Doubtless you know about fairy circles, also called fairy rings. According to Wikipedia, they’re a “naturally occurring ring or arc of mushrooms. The rings may grow to over 10 metres (33 ft) in diameter, and they become stable over time as the fungus grows and seeks food underground.
“They are found mainly in forested areas, but also appear in grasslands or rangelands. Fairy rings are detectable by sporocarps in rings or arcs, as well as by a necrotic zone (dead grass), or a ring of dark green grass. If these manifestations are visible a fairy fungus mycelium is likely to be present in the ring or arc underneath.
“Fairy rings also occupy a prominent place in European folklore as the location of gateways into elfin kingdoms.”
But in Africa, there is a different kind of fairy circle that doesn’t seem to have anything to do with mushrooms.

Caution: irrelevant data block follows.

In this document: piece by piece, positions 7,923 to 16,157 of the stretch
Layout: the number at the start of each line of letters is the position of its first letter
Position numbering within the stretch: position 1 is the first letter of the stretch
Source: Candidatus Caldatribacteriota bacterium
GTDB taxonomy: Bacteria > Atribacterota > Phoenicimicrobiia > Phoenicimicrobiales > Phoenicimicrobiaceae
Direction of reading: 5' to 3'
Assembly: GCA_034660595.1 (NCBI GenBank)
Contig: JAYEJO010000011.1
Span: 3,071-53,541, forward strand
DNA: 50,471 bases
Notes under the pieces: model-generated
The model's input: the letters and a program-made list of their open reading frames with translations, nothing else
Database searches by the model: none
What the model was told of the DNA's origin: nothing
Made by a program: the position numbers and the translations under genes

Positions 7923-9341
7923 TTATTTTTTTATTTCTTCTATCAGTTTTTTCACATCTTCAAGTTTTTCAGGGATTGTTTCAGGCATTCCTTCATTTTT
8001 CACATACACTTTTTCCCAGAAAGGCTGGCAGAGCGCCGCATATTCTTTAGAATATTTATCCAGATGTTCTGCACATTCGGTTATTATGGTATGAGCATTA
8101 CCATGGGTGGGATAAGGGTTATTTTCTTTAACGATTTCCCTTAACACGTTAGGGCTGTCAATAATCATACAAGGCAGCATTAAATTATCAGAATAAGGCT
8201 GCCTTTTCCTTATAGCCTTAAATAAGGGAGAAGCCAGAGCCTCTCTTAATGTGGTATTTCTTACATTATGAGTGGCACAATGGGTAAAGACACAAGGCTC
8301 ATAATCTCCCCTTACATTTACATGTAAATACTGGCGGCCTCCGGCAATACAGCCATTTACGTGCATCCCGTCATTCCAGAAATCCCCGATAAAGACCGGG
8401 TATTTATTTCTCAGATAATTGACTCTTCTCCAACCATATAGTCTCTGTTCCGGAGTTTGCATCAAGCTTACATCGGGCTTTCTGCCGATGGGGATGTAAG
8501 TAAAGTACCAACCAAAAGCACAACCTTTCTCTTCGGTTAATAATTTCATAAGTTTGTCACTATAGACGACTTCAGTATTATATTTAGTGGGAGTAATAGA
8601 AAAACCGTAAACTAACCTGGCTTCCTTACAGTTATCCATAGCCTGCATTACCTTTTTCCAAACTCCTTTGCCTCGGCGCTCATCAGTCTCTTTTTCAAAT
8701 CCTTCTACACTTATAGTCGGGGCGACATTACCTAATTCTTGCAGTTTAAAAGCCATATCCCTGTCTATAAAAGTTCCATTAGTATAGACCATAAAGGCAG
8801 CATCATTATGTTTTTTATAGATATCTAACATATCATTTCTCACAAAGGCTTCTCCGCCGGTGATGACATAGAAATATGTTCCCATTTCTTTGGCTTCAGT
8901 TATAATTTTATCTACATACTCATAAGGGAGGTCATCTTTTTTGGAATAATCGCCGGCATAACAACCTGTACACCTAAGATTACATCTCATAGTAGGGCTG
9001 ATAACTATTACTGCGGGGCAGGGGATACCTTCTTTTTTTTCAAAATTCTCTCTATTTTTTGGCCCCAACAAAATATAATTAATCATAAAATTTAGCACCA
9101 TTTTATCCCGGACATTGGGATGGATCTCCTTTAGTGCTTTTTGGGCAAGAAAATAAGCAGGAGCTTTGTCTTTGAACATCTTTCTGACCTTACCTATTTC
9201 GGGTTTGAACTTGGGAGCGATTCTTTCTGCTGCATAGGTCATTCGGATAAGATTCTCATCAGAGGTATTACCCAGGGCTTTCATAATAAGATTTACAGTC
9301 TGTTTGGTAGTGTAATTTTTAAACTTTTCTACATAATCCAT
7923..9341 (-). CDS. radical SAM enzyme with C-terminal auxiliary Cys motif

Did you catch the article by Sindya Bhanoo in the NY Times?
“The grasslands of Namibia — and to a lesser extent its neighbors Angola and South Africa — are speckled with millions of mysterious bare spots called ‘fairy circles,’ their origins unknown.
“Now, a study based on several years of satellite images describes the circles’ life span as they appear, transform over decades, and then eventually disappear.
“Writing in the journal PLoS One, Walter R. Tschinkel, the study’s author and a biologist at Florida State University, reports that the circles can last 24 to 75 years.
“The circles, which range from about 6 to 30 feet in diameter, begin as bare spots on an otherwise continuous grass carpet; after a few years, taller grass starts to grow around the circle’s perimeter.”
The reader is left with the question, Are these circles gateways to elfin kingdoms? What kind of elves are in Namibia?
I don’t understand why scientists don’t investigate matters like that.
Update July 13, 2012: Asakiyume has been tracking down stories about African fairy circles. Read this.
Update March 30, 2013: NY Times has fingered a particular species of sand termites, Psammotermes alloceru. Read this.
Photograph: Walter R. Tschinkel
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